‘The Prom’ brings jokes, but forgets character development

Back to Article
Back to Article

‘The Prom’ brings jokes, but forgets character development

Hang on for a minute...we're trying to find some more stories you might like.


Email This Story






The premise of “The Prom” seems simple enough; a lesbian girl and her allies fight a homophobic PTA to go with her female date to the prom. But what if her allies are actually middle aged, washed up Broadway actors trying to expunge charges of narcissism through celebrity advocacy, and her most formidable adversary is also the mother of her girlfriend?

Based off of real events, “The Prom” is smart, clever and replete with contemporary gags, and it exudes characteristic late night irreverence into even the earliest of matinees.

The story of the show begins when a review from the New York Times compares the debut of a new Broadway show unfavorably to death by asphyxiation. This quickly results in the closing of the show and massive personal embarrassment to actors Dee Dee Allen (Beth Leavel) and Barry Glickman (Brook Ashmanskas). Slammed by critics for letting their bloated egos bleed into their performance, the disgraced duo enlist the help of has-been actor and Julliard graduate Trent Oliver (Christopher Seiber), and chorus girl Angie Dickerson (Angie Schworor), who quit her job after a stagnant twenty year long career.

Together, they set out to scrub their reputations and bathe in positive publicity. How? Celebrity activism, of course. After scrolling through Twitter for quick and easy causes to campaign for, they find the story of Emma Nolan (Caitlin Kinnunen), a teenage lesbian from the fictitious Edgewater, Indiana whose conservative high school has denied her right to bring a girl to prom.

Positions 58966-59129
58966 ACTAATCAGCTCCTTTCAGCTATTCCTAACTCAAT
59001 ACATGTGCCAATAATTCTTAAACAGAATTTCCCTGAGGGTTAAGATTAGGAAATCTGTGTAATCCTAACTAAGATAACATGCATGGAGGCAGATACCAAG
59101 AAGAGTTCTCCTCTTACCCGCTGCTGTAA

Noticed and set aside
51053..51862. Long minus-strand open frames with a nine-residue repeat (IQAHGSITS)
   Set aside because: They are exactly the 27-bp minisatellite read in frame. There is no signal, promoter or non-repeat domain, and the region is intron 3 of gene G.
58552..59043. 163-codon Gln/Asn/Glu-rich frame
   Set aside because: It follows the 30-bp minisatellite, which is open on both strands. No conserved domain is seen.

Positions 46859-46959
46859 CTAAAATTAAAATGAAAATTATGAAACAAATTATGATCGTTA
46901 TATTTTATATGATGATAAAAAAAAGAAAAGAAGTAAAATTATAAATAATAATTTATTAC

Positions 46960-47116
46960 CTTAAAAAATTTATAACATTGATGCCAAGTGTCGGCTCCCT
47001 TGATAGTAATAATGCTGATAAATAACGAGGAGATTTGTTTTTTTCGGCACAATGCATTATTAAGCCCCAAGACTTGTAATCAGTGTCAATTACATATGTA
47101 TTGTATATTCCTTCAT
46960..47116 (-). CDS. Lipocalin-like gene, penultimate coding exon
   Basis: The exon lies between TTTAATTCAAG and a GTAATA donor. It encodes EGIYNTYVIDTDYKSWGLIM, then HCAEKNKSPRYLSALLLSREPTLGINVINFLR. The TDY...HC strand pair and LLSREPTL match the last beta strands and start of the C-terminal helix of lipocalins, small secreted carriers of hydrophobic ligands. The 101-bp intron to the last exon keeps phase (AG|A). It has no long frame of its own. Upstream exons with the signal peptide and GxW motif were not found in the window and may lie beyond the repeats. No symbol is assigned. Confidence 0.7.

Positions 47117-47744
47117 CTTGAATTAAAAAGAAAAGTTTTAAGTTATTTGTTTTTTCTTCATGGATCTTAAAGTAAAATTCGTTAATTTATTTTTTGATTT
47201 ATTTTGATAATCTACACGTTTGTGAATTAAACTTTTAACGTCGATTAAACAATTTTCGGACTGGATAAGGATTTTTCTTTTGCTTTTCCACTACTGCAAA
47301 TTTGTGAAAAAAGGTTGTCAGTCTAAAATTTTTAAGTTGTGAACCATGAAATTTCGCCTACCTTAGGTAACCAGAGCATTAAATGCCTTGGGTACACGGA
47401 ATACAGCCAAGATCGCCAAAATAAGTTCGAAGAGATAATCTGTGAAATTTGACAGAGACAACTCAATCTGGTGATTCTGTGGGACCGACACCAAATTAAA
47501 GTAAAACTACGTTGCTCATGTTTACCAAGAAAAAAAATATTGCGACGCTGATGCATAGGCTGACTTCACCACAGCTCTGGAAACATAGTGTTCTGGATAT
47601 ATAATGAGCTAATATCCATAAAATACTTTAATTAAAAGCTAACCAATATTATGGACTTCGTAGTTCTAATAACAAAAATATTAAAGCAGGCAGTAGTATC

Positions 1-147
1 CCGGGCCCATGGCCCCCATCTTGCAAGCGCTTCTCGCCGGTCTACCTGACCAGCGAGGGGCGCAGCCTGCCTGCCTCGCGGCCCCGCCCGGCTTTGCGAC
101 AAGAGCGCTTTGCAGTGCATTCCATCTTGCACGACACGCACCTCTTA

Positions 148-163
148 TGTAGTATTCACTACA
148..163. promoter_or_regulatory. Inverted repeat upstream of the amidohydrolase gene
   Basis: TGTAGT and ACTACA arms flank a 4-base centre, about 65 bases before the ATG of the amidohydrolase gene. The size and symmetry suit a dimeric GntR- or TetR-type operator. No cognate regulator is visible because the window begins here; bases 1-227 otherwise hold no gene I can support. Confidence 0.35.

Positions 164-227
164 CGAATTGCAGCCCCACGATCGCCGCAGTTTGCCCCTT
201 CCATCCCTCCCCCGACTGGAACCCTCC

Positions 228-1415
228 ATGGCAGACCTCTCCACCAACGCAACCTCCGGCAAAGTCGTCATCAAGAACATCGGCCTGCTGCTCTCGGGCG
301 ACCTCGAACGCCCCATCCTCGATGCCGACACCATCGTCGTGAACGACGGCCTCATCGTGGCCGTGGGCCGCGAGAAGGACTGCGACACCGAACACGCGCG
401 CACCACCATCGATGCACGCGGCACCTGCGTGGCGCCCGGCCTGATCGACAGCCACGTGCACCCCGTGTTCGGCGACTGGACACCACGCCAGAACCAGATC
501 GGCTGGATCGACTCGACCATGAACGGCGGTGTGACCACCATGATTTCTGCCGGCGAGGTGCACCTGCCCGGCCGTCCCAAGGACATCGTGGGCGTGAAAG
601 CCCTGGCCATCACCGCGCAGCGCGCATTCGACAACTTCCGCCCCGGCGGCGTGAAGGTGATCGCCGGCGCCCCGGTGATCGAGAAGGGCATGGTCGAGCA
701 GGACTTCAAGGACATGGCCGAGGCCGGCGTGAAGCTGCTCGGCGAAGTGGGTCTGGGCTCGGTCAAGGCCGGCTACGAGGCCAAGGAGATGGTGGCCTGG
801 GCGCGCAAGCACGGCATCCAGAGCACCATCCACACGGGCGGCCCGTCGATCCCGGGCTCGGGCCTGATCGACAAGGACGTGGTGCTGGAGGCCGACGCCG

“I read three quarters of a news story, and I knew I had to come,” sings Dee Dee, who leads Barry, Trent and Angie to protest during a PTA meeting.

Humor by shock is the maxim of the show. Profanity that could never be printed here is cheapened by repetition, eliciting awkward chuckles from an audience uncertain of whether it is allowed to laugh.

By the way, “The Prom” is not child friendly.

While desensitization kills some jokes, those that survive rock the theater with unbridled laughter.

Marketing itself as “Broadway’s Musical Comedy With Issues”, “The Prom” delights in its political zingers—like when a local homophobe assures his friends that Fox News is on “our side” or when the once-celebrities introduce themselves to the Indiana townsfolk as “liberal democrats from Broadway”.

That urban progressives are the intended audience is made clear by the caricaturing of Edgewater as “where the necks are red,” and by the PTA president, who when responding to an invocation of American values exclaimed, “This is not America. This is Indiana!”

The choreography was skillful and spot on; Energetic background dancers enlivened the stage during the biggest numbers, and scenes transitioned seamlessly.

Unfortunately, the play suffers from a lack of character development, portraying Emma as a standard awkward teenager, but gay. Her girlfriend, Alyssa (Isabelle McCalla) makes for a much more dynamic and interesting character—and should have been the protagonist.

There is no effort to give any depth to the Indianans; “The Prom” elects to use them as punching bags instead.

See “The Prom” for its endless inventory of jokes. Anyone looking for something more serious, look elsewhere.

The Prom will be closing its doors at the Longacre Theater in Times Square on August 11, 2019.